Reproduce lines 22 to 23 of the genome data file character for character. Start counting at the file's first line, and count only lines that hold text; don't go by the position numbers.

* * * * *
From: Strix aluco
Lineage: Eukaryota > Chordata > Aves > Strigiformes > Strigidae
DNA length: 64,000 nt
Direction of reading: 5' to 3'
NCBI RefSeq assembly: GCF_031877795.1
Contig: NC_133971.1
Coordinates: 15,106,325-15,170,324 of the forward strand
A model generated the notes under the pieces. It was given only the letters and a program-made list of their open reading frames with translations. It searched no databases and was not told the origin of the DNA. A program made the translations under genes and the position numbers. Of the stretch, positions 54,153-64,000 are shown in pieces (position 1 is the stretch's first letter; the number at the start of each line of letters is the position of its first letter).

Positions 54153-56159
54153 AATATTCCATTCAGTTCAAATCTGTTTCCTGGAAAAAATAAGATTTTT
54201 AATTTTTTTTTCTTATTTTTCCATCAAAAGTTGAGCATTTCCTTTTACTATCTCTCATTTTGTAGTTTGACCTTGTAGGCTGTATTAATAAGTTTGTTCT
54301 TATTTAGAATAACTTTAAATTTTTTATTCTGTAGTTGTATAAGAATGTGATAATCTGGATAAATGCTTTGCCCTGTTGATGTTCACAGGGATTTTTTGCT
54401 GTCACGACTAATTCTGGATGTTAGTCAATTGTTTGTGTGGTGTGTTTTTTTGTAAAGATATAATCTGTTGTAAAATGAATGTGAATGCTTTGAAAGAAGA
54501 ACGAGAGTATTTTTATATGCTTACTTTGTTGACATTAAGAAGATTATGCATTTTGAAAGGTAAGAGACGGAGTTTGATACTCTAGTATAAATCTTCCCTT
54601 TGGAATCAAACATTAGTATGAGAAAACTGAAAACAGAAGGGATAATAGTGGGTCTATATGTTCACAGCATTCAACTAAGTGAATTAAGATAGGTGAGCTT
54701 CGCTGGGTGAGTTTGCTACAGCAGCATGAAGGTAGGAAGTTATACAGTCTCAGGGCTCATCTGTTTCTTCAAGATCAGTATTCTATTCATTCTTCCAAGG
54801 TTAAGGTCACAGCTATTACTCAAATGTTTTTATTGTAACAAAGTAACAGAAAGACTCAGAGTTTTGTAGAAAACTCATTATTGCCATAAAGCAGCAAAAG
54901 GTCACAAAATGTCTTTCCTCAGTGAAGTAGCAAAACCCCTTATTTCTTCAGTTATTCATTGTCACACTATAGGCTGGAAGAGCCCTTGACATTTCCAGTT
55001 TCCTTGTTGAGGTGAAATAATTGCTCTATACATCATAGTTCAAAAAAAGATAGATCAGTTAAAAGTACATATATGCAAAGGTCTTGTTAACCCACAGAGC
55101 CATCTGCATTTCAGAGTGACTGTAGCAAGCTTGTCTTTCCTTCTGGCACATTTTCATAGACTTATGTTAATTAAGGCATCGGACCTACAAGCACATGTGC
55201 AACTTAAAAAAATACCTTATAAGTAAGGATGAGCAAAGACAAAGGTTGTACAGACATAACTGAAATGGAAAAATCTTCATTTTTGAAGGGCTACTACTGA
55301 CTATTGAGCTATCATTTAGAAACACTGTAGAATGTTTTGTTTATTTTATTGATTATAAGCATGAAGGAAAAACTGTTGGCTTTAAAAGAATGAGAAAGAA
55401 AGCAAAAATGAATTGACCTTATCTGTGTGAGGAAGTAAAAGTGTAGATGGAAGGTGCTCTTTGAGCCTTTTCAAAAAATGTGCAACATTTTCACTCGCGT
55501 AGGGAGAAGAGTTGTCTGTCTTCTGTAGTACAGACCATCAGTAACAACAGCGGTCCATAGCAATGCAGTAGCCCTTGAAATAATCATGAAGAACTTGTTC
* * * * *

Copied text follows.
55301 CTATTGAGCTATCATTTAGAAACACTGTAGAATGTTTTGTTTATTTTATTGATTATAAGCATGAAGGAAAAACTGTTGGCTTTAAAAGAATGAGAAAGAA
55401 AGCAAAAATGAATTGACCTTATCTGTGTGAGGAAGTAAAAGTGTAGATGGAAGGTGCTCTTTGAGCCTTTTCAAAAAATGTGCAACATTTTCACTCGCGT